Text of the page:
State Route 30: Loop 303 to Loop 202 Study

Study Update: November 14, 2019

The Final Environmental Assessment and Finding of No Significant Impact were issued on Nov. 6, 2019. Please select the Documents tab to review them.

Study Background

Since 2005, the Arizona Department of Transportation has been studying State Route 30, a proposed new freeway corridor that would serve as an alternate route to Interstate 10. The study area extends from Sarival Avenue on the west to 59th Avenue on the east, and Lower Buckeye Road on the north to the Gila and Salt rivers on the south. The project spans about 13 miles and passes through the cities of Goodyear, Avondale and Phoenix and portions of unincorporated Maricopa County.

In early 2015, after several years of study, ADOT presented the public with four build alternatives (North, Center, Hybrid, and South). All four alternatives were evaluated with a comprehensive screening process using 24 technical (environmental and engineering) criteria, eight cost and right-of-way criteria, and seven agency and public support criteria. Also considered was a No-Build Alternative, which explored the impacts of not building a transportation corridor in the study area.

In November 2017, ADOT held a public meeting that provided information on the four build alternatives and the No-Build Alternative, concluding with an announcement that only the No-Build Alternative and the Hybrid Alternative were being carried forward for detailed analysis and additional public input.  The Hybrid Alternative would now be referred to as the Recommended Build Alternative (or RBA).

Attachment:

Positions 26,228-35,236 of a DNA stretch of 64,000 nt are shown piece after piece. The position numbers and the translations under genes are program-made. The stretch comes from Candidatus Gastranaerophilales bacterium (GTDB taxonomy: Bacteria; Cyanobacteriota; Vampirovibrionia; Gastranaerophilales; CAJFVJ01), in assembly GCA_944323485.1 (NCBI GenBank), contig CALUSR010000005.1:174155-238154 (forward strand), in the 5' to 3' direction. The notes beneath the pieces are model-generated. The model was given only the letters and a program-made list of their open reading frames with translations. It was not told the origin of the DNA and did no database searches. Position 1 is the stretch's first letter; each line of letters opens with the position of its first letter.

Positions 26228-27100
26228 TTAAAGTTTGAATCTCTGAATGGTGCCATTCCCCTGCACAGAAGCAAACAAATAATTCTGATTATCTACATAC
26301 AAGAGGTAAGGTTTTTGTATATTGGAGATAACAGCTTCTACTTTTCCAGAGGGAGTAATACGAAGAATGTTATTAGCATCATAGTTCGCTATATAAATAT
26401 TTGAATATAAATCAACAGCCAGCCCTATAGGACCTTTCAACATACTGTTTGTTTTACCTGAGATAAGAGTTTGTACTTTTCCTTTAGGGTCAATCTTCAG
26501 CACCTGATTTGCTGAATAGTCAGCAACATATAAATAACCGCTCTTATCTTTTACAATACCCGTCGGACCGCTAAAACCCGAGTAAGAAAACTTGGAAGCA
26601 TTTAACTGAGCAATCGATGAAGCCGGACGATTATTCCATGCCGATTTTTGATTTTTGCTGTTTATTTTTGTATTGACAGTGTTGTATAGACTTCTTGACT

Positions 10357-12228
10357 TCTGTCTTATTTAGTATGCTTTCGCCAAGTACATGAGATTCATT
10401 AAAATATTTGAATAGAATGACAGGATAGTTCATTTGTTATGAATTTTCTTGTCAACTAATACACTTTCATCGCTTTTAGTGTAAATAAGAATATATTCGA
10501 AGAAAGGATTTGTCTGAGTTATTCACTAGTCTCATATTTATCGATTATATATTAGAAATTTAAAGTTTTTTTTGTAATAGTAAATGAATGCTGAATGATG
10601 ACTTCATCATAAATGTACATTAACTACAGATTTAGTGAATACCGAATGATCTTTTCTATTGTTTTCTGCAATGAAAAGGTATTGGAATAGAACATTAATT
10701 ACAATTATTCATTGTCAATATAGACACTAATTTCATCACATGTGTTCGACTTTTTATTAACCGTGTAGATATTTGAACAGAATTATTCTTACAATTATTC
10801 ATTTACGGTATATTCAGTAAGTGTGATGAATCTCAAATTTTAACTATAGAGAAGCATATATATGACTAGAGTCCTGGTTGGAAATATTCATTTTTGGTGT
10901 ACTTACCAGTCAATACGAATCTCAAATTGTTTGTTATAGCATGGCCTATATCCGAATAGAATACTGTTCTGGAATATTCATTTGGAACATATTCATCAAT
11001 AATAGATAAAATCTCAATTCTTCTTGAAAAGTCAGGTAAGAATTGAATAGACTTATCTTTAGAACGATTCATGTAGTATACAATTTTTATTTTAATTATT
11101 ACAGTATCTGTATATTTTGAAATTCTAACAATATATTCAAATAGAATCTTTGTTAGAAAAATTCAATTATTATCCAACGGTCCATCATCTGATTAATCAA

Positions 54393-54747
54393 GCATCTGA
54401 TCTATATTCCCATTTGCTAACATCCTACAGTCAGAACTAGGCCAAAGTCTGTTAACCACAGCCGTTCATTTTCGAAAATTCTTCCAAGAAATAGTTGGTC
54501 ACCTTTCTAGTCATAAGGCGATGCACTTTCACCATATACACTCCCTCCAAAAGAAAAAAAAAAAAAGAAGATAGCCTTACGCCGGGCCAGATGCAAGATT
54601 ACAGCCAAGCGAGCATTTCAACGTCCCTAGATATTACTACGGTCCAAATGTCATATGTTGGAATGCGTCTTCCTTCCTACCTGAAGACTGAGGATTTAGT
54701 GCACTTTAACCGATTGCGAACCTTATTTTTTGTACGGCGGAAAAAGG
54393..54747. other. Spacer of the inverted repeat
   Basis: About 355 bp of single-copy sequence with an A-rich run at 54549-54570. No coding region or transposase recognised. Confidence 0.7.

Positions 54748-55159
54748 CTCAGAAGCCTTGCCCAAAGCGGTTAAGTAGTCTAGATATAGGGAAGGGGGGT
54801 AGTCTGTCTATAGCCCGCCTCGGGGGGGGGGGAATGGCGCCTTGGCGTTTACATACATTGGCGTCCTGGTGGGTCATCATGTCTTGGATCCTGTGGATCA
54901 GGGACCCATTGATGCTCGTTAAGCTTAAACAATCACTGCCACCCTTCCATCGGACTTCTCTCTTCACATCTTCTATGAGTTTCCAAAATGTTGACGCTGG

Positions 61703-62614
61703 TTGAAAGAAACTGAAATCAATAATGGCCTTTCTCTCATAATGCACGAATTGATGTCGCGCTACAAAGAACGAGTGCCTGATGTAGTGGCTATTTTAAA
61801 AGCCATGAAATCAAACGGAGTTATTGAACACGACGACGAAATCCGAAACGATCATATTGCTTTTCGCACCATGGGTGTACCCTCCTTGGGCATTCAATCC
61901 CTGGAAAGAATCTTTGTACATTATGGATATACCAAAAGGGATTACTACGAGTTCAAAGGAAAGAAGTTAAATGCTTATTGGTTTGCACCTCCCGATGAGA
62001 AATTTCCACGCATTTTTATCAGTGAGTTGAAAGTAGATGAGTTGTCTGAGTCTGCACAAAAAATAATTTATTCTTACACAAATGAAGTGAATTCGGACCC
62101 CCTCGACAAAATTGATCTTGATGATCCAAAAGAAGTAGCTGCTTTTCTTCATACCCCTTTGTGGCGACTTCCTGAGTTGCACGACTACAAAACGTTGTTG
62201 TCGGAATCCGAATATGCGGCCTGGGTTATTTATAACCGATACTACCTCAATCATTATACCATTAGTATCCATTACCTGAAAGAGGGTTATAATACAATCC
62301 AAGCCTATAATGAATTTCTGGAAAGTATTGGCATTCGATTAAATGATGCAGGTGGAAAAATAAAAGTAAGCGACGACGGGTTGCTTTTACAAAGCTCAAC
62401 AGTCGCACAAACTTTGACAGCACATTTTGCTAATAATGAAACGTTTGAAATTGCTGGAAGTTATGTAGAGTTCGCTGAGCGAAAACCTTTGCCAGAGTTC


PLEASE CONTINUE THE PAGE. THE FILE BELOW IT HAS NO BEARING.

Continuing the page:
In early 2019, after carefully considering the findings from the multi-year screening process that evaluated 24 environmental and engineering criteria, eight cost and right of way criteria, and the public and agency feedback received, ADOT is recommending the RBA as the Recommended Alternative with the following justification:

Only the Build Alternative:

  • Satisfies the objectives of the adopted Regional Transportation Plan, which seeks to develop an efficient regional transportation system for the whole region, and which was approved by the voters of Maricopa County in 2004 through Proposition 400.
  • Is consistent with the voter-approved land use plans and economic and residential growth objectives of the cities of Phoenix, Avondale, and Goodyear and Maricopa County.
  • Will accommodate the projected traffic in the Study Area, which is expected to increase substantially as existing agricultural land transitions to residential, commercial, warehouse and distribution, and light industrial uses.
  • Provides an alternate route and congestion relief for I-10 and other east-west arterials in the area. These facilities will only continue to degrade over the next couple of decades as growth in the southwest valley occurs, even after they are widened to their maximum capacity.

While ADOT does acknowledge that the Build Alternative is estimated to cost $1.7 billion, will have some minor environmental impacts that will require mitigation, and will require the unfortunate acquisition and relocation of 130 residential homes and 13 businesses, the public benefits gained from selecting the Build Alternative outweigh these factors.